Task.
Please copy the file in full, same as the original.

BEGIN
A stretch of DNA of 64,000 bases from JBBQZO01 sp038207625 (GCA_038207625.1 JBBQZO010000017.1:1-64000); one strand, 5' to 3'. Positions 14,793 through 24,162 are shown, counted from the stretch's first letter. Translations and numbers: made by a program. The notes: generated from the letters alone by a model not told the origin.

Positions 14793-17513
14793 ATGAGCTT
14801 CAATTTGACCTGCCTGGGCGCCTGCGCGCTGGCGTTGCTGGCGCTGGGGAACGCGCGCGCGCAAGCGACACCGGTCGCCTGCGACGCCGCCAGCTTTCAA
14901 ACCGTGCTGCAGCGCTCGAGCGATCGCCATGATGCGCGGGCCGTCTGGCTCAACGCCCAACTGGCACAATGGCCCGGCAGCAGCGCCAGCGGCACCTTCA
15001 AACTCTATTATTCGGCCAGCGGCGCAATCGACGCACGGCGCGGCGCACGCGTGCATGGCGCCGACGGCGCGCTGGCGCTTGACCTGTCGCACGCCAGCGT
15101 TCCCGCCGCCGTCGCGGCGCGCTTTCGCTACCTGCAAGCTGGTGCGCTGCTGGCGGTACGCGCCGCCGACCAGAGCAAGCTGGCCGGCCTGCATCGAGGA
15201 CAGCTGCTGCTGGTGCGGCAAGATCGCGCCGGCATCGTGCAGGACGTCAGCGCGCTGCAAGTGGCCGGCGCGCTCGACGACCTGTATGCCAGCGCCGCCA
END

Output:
A stretch of DNA of 64,000 bases from JBBQZO01 sp038207625 (GCA_038207625.1 JBBQZO010000017.1:1-64000); one strand, 5' to 3'. Positions 14,793 through 24,162 are shown, counted from the stretch's first letter. Translations and numbers: made by a program. The notes: generated from the letters alone by a model not told the origin.

Positions 14793-17513
14793 ATGAGCTT
14801 CAATTTGACCTGCCTGGGCGCCTGCGCGCTGGCGTTGCTGGCGCTGGGGAACGCGCGCGCGCAAGCGACACCGGTCGCCTGCGACGCCGCCAGCTTTCAA
14901 ACCGTGCTGCAGCGCTCGAGCGATCGCCATGATGCGCGGGCCGTCTGGCTCAACGCCCAACTGGCACAATGGCCCGGCAGCAGCGCCAGCGGCACCTTCA
15001 AACTCTATTATTCGGCCAGCGGCGCAATCGACGCACGGCGCGGCGCACGCGTGCATGGCGCCGACGGCGCGCTGGCGCTTGACCTGTCGCACGCCAGCGT
15101 TCCCGCCGCCGTCGCGGCGCGCTTTCGCTACCTGCAAGCTGGTGCGCTGCTGGCGGTACGCGCCGCCGACCAGAGCAAGCTGGCCGGCCTGCATCGAGGA
15201 CAGCTGCTGCTGGTGCGGCAAGATCGCGCCGGCATCGTGCAGGACGTCAGCGCGCTGCAAGTGGCCGGCGCGCTCGACGACCTGTATGCCAGCGCCGCCA